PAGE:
Hyperactivity of the anterior hippocampus impairs task-related recruitment in patients with early psychosis, according to a recent article in The American Journal of Psychiatry.
The study authors aimed to determine how activation of the hippocampus relates to impaired recruitment during scene processing. They compared 100 individuals (45 patients; 35 matched healthy controls) from an ongoing longitudinal functional magnetic resonance imaging (MRI) study of the early stages of psychosis. Most patients were in their initial months of illness. Of the initial 100 individuals, 20 were excluded due to poor data quality or technical issues. Baseline hippocampal activity was measured using cerebral blood volume (CBV) in a subset of the participants (20 patients; 31 healthy controls).
Patients in the early stages of psychosis showed significantly reduced activation of the hippocampus due to elevated baseline function when compared with the healthy control group (P =.003). There was an increase in CBV in the anterior hippocampus in patients with early psychosis compared with healthy control individuals (P =.006). The authors observed strong evidence of a negative correlation between high baseline activity and low task activation of the anterior hippocampus in the patients in the early stages of psychosis (r=-0.50; P =.01). This observation was not present in the healthy control group (r=0.16; P =.81).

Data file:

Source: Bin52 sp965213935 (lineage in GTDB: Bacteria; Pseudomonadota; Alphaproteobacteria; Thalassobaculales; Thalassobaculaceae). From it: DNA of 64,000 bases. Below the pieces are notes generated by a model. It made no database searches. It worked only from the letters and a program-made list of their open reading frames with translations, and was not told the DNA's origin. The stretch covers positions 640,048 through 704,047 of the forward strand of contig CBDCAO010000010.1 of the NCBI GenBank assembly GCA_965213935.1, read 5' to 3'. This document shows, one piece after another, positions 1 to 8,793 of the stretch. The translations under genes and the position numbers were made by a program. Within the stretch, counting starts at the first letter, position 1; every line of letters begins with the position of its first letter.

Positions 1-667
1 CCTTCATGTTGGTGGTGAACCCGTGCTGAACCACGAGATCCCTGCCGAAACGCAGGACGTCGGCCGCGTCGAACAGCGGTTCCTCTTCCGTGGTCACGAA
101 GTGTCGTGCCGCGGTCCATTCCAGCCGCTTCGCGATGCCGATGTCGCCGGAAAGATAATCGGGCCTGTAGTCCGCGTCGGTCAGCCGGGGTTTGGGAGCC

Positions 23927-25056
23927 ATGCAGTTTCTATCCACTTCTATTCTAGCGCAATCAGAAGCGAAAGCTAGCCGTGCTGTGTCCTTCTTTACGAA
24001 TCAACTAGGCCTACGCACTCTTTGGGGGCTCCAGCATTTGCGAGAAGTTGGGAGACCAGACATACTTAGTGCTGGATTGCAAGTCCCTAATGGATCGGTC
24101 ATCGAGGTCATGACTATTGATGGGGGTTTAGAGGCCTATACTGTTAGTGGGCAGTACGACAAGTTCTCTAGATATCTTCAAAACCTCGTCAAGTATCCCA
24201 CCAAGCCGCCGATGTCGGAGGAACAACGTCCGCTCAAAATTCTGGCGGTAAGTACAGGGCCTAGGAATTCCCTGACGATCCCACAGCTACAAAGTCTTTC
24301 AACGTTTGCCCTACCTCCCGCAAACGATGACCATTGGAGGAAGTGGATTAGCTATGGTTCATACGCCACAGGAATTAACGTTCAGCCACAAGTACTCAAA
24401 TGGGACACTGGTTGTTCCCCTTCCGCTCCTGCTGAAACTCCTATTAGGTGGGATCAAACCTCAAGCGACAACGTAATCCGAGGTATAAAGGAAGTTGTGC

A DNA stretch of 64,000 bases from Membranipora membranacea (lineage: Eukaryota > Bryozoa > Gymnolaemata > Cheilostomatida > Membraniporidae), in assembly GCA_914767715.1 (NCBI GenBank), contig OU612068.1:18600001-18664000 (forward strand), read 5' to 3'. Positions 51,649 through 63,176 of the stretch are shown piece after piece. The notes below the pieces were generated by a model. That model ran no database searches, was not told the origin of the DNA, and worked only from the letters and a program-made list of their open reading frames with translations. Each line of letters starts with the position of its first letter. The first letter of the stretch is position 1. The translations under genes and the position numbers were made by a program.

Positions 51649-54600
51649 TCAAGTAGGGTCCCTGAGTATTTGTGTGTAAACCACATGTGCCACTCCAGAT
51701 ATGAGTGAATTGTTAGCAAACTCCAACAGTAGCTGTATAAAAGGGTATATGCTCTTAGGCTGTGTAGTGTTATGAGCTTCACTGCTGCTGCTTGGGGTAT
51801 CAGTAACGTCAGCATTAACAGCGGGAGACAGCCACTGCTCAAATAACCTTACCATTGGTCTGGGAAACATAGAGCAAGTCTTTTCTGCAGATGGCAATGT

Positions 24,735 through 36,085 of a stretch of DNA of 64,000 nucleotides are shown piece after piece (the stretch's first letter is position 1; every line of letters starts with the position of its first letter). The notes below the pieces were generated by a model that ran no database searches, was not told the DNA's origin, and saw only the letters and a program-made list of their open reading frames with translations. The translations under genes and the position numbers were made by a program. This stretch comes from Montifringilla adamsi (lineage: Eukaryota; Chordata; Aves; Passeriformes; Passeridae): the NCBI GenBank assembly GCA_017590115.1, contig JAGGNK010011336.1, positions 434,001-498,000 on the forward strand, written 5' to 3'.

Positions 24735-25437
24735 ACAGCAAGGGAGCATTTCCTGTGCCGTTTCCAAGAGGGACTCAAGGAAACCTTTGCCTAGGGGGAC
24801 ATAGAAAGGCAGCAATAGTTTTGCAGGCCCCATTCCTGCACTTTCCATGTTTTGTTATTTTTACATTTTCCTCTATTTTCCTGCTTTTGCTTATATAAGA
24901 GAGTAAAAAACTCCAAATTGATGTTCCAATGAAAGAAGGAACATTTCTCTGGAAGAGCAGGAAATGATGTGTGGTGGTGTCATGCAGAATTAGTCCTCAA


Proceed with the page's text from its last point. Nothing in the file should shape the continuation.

Limitations of this study include the small number of patients for which both functional MRI and CBV data were available. Furthermore, CBV imaging presents several challenges to obtaining a larger group of patients, including lack of participation due to its invasive nature and weight and kidney function requirements.
The authors concluded that “using a multimodal imaging approach, we found novel evidence for anterior hippocampal dysfunction in early psychosis. Longitudinal studies are needed to examine the relationship between the observed functional differences and subsequent structural changes in the hippocampus and outcomes of patients with psychosis.”
McHugo M, Talati P, Armstrong, K, et al. Hyperactivity and reduced activation of anterior hippocampus in early psychosis [published online October 18, 2019]. Am J Psychiatry. doi: 10.1176/appi.ajp.2019.19020151